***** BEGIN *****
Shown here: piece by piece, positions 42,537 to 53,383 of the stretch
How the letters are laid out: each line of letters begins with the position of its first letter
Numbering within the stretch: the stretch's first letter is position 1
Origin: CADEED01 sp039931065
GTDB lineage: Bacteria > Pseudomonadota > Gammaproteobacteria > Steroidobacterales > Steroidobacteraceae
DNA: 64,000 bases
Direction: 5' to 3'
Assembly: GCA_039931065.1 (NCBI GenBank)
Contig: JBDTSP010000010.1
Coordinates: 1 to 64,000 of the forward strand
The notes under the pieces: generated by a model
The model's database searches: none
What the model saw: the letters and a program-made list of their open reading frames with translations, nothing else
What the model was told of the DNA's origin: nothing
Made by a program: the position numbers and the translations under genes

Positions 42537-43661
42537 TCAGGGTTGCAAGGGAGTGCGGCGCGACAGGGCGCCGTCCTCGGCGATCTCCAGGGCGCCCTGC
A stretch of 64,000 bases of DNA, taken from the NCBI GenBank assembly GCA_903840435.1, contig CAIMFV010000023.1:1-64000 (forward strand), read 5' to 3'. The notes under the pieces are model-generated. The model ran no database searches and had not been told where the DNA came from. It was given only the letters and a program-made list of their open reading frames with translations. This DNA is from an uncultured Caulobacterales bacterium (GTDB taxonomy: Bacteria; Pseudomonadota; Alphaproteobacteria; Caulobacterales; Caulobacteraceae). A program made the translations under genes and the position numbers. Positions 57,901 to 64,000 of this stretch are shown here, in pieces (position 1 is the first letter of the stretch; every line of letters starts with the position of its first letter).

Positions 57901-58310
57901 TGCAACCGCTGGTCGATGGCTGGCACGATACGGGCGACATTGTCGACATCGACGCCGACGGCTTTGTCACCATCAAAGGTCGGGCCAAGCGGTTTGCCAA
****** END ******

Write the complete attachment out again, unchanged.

Shown here: piece by piece, positions 42,537 to 53,383 of the stretch
How the letters are laid out: each line of letters begins with the position of its first letter
Numbering within the stretch: the stretch's first letter is position 1
Origin: CADEED01 sp039931065
GTDB lineage: Bacteria > Pseudomonadota > Gammaproteobacteria > Steroidobacterales > Steroidobacteraceae
DNA: 64,000 bases
Direction: 5' to 3'
Assembly: GCA_039931065.1 (NCBI GenBank)
Contig: JBDTSP010000010.1
Coordinates: 1 to 64,000 of the forward strand
The notes under the pieces: generated by a model
The model's database searches: none
What the model saw: the letters and a program-made list of their open reading frames with translations, nothing else
What the model was told of the DNA's origin: nothing
Made by a program: the position numbers and the translations under genes

Positions 42537-43661
42537 TCAGGGTTGCAAGGGAGTGCGGCGCGACAGGGCGCCGTCCTCGGCGATCTCCAGGGCGCCCTGC
A stretch of 64,000 bases of DNA, taken from the NCBI GenBank assembly GCA_903840435.1, contig CAIMFV010000023.1:1-64000 (forward strand), read 5' to 3'. The notes under the pieces are model-generated. The model ran no database searches and had not been told where the DNA came from. It was given only the letters and a program-made list of their open reading frames with translations. This DNA is from an uncultured Caulobacterales bacterium (GTDB taxonomy: Bacteria; Pseudomonadota; Alphaproteobacteria; Caulobacterales; Caulobacteraceae). A program made the translations under genes and the position numbers. Positions 57,901 to 64,000 of this stretch are shown here, in pieces (position 1 is the first letter of the stretch; every line of letters starts with the position of its first letter).

Positions 57901-58310
57901 TGCAACCGCTGGTCGATGGCTGGCACGATACGGGCGACATTGTCGACATCGACGCCGACGGCTTTGTCACCATCAAAGGTCGGGCCAAGCGGTTTGCCAA